New research by C-Job Naval Architects shows that nuclear energy could be applied as marine propulsion in the future, with the molton salt reactor as the most likely candidate. According to the ship design company, nuclear technology has seen several interesting developments making it worth considering.
Based on the research, C-Job concludes that the molten salt reactor has the most potential in the long term. The combination of passive safety, high burn-up, and the future potential to use the thorium cycle make it the best fit for maritime application. With thorium, the high-level nuclear waste longevity can be reduced from more than 10,000 years to approximately 300 years.
Molten salt reactor concepts have a built-in passive safety system due to the salt being used as the coolant and fuel, and the strong negative temperature coefficient, indicating that upon temperature increase the reactivity drops strongly. This prevents problems with stability and makes the reactor follow load. Burn-up is an effectivity measure indicating how much thermal energy the reactor can extract from a given quantity of nuclear fuel. A higher burn-up is favourable as it reduces the amount of required nuclear fuel and produced waste per power produced.
The thorium cycle has proliferation resistance, meaning it is a very unattractive route to create nuclear weapons out of it. This make makes the weaponisation potential very low, as it is difficult to weaponise the respective material, which is largely consumed in the reactor.
98 per cent CO2 reduction
The research was carried out by Koen Houtkoop, Msc. Marine Technology graduate at TU Delft, on behalf of C-Job. He says: ‘Developments in nuclear energy have mostly been focused on land-based applications. However, a number of aspects make them of interest for maritime application. In particular, the significant reduction in harmful emissions. Compared to conventional fuel-based systems, my research showed that there can be up to a 98 per cent reduction in CO2 emissions. Furthermore, the air pollution emissions, such as SOx, PM and NOx, are eliminated completely.’
The stated reduction of up to 98 per cent regards CO2 equivalent emissions for the entire life cycle. The amount of produced nuclear waste (high level, intermediate level, low level, and tails) is listed separately in the report as no universally accepted method for direct comparison is yet available.
‘There are obvious concerns with nuclear energy such as nuclear waste as well as societal perception. Additionally, we should be mindful that regulations for marine application are outdated and require significant effort for a successful application,’ Houtkoop adds.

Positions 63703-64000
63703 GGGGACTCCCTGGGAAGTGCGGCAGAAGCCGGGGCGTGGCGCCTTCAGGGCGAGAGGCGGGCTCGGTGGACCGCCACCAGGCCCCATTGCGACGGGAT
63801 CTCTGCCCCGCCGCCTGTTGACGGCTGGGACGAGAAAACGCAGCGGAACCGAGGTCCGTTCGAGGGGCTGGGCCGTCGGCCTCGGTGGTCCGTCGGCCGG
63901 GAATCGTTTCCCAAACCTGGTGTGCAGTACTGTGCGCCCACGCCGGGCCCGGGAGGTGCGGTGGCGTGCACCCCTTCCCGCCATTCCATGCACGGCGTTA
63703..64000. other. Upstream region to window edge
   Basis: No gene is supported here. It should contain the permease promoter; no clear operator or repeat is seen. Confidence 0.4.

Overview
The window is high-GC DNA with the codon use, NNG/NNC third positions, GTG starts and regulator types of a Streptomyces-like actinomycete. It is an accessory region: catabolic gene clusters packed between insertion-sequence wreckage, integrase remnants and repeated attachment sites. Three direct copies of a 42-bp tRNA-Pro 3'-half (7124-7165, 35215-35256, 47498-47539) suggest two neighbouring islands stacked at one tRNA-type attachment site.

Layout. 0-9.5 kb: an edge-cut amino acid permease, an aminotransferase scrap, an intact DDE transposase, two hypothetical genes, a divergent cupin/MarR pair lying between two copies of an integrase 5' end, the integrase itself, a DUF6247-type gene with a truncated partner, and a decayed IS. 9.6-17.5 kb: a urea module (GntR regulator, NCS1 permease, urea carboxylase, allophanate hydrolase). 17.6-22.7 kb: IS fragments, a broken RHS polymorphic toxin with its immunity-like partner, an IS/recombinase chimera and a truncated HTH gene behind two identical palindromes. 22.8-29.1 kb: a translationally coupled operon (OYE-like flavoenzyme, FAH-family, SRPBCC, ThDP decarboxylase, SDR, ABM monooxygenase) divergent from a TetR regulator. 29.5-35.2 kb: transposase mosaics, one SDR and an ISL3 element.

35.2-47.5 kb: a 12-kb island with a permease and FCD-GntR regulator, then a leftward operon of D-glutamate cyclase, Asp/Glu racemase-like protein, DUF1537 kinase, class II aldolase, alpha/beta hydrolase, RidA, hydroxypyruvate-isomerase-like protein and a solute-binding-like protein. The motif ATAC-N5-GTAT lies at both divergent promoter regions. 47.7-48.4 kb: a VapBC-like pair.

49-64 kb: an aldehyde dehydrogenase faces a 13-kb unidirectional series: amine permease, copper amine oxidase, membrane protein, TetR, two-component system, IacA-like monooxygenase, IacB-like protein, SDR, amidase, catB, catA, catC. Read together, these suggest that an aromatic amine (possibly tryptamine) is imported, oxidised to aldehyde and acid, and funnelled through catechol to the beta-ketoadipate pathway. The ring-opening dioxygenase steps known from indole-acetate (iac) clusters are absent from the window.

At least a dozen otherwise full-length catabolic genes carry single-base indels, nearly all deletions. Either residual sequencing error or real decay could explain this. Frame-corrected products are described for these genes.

Lighter and more compact
The research identified large ocean-going vessels as having the most potential for nuclear propulsion. By creating four different concepts (bulk, container, tanker, and offshore), key items were analysed, including the mass and volume of the energy storage and power generation system. It shows that, even though the shield around the reactor is a significant portion of the respective mass and volume of the nuclear power generation system, in most cases, the nuclear option is lighter and more compact than the conventional marine diesel option.
While nuclear marine propulsion has a high capital expenditure (CAPEX), the research shows it to be cost-effective within five to fifteen years depending on fuel cost and the vessel’s operational profile. Furthermore, nuclear marine propulsion offers the potential to consider higher design speeds, making the ship more profitable. This is because fuel cost (operational expenses, OPEX) only grows marginally with higher speeds where ultimately the main limiting factor would be the CAPEX of the installation with more power.
Not mature enough yet
C-Job has previously been at the forefront of researching and applying alternative maritime fuels.
Niels de Vries, Lead Naval Architect at C-Job: ‘We’re not one to shy away from the unconventional. Where maritime applications for ammonia, hydrogen, and methanol have advanced, nuclear energy so far has not been widely considered to be a viable option. As with other energy sources, appropriate safety measures must be in place and the technology must be developed further before it’s mature enough to be implemented, but nuclear technology has serious potential. More research is needed to fully understand the design, operation, and life cycle.’